Adrian Beaumont, Honorary Associate, School of Mathematics and Statistics, University of Melbourne

This article is republished from The Conversation under a Creative Commons license. Read the original article.

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Can a senator be expelled from the federal parliament for offensive statements?


Anne Twomey, University of Sydney

In the wake of comments about the Christchurch massacre, members of the public have raised the question of whether a senator can be expelled from the Senate for making offensive statements.

It is now well known that members of parliament can have their seat vacated in the parliament due to their disqualification under section 44 of the Constitution for reasons including dual citizenship, bankruptcy, holding certain government offices or being convicted of offences punishable by imprisonment for one year or longer.

But there is no ground of disqualification for behaviour that brings a House of Parliament into disrepute. This was something left to the house to deal with by way of expulsion.




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What powers do the houses have to expel?

Section 49 of the Commonwealth Constitution provides that until the Commonwealth parliament declares the powers, privileges and immunities of its houses, they shall be those the British House of Commons had at the time of federation (1901).

The House of Commons then had, and continues to have, the power to expel its members. The power was rarely exercised, but was most commonly used when a member was found to have committed a criminal offence or contempt of parliament. Because of the application of section 49 of the Constitution, such a power was also initially conferred upon both houses of the Australian parliament.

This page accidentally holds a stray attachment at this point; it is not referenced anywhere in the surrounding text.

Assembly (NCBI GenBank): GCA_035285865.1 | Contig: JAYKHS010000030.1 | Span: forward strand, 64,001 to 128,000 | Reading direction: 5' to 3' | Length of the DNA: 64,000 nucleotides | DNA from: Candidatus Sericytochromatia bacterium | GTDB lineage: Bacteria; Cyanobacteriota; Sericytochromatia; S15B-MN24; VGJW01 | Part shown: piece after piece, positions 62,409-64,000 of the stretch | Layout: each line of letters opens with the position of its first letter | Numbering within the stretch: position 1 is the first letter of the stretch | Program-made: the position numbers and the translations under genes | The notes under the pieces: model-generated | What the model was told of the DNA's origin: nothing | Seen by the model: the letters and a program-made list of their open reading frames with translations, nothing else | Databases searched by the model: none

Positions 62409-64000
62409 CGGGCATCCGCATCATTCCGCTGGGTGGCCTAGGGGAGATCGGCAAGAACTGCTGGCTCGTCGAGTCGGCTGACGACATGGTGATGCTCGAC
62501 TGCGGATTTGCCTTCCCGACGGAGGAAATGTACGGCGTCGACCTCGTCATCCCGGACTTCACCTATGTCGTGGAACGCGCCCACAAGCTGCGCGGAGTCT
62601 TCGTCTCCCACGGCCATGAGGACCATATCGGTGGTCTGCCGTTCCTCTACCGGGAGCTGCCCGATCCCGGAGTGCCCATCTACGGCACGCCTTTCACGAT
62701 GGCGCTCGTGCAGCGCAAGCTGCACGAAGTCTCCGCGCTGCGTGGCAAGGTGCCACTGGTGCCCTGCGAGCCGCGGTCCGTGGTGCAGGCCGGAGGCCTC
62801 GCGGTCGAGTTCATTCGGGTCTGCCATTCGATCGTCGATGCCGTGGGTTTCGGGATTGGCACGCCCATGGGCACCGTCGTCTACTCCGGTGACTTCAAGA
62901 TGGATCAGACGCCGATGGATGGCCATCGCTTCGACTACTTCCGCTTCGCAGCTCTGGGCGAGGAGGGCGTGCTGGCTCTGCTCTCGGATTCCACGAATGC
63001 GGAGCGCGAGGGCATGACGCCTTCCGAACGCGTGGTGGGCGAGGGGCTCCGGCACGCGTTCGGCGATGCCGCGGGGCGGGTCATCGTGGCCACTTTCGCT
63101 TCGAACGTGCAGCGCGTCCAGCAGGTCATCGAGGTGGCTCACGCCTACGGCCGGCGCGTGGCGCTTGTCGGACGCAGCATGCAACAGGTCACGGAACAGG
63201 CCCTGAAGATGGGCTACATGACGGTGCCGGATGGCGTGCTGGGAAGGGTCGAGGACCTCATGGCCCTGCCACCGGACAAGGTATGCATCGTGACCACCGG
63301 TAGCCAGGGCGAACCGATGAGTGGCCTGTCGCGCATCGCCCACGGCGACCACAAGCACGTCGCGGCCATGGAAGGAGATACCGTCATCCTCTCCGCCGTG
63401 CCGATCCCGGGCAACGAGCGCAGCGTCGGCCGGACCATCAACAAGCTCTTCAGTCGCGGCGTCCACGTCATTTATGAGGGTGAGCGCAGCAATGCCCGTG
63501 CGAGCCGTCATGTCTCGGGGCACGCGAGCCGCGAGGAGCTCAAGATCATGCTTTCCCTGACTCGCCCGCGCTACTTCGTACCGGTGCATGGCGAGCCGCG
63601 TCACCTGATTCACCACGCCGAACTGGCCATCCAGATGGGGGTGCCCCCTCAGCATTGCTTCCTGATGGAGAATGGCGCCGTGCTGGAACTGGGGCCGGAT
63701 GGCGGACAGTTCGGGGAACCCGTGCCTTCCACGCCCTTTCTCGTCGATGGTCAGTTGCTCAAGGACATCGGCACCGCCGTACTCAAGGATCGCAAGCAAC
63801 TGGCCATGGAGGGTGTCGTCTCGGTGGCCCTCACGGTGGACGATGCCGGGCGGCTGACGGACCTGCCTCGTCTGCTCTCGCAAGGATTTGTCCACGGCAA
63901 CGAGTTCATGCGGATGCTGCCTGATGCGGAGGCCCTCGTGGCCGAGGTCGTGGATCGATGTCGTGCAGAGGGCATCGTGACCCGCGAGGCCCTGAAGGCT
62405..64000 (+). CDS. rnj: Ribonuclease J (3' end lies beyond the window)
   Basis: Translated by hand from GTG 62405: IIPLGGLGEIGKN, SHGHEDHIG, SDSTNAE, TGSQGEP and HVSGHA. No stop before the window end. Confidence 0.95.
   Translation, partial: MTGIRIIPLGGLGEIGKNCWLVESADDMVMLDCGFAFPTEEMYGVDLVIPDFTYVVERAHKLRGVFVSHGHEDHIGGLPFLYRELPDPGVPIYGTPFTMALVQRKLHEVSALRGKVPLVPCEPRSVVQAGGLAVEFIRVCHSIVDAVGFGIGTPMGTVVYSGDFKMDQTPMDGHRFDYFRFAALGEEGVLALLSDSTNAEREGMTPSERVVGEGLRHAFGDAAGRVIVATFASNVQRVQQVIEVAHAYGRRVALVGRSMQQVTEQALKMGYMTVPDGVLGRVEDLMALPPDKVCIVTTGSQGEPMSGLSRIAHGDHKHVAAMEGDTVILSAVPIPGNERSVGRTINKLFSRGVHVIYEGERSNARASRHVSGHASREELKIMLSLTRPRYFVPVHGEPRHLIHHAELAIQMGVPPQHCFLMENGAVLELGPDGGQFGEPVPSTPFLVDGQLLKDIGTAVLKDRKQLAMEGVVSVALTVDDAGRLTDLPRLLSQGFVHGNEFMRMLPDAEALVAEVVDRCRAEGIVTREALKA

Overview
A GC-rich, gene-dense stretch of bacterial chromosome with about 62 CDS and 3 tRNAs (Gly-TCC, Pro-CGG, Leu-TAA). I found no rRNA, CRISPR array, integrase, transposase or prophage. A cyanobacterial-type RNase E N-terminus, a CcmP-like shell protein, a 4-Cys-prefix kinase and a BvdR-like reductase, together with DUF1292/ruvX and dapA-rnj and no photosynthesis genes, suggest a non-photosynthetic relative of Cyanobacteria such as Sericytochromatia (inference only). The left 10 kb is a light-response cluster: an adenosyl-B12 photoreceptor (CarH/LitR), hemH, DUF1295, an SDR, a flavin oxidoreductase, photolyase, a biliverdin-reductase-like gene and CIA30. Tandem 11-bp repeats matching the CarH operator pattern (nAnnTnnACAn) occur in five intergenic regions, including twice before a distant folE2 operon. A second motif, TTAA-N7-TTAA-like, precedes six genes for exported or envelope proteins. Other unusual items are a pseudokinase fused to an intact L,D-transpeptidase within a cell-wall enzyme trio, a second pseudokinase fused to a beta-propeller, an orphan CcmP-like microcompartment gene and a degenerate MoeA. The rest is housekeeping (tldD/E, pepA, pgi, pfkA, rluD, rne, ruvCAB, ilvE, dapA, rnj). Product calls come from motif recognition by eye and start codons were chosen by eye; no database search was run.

The House of Representatives exercised that power in 1920 when it expelled a member of the Labor opposition, Hugh Mahon. He had given a speech at a public meeting that criticised the actions of the British in Ireland and expressed support for an Australian republic.

Prime Minister Billy Hughes (whom Mahon had previously voted to expel from the Labor Party over conscription in 1916), moved to expel Mahon from the House of Representatives on November 11 – a dangerous date for dismissals. He accused Mahon of having made “seditious and disloyal utterances” that were “inconsistent with his oath of allegiance”. The opposition objected, arguing that no action should be taken unless Mahon was tried and convicted by the courts. Mahon was expelled by a vote taken on party lines.

In 2016, a private member’s motion was moved to recognise that his expulsion was unjust and a misuse of the power then invested in the house.

The power of the houses to expel members, as granted by section 49, was subject to the Commonwealth parliament declaring what the powers, privileges and immunities of the houses shall be. This occurred with the enactment of the Parliamentary Privileges Act 1987.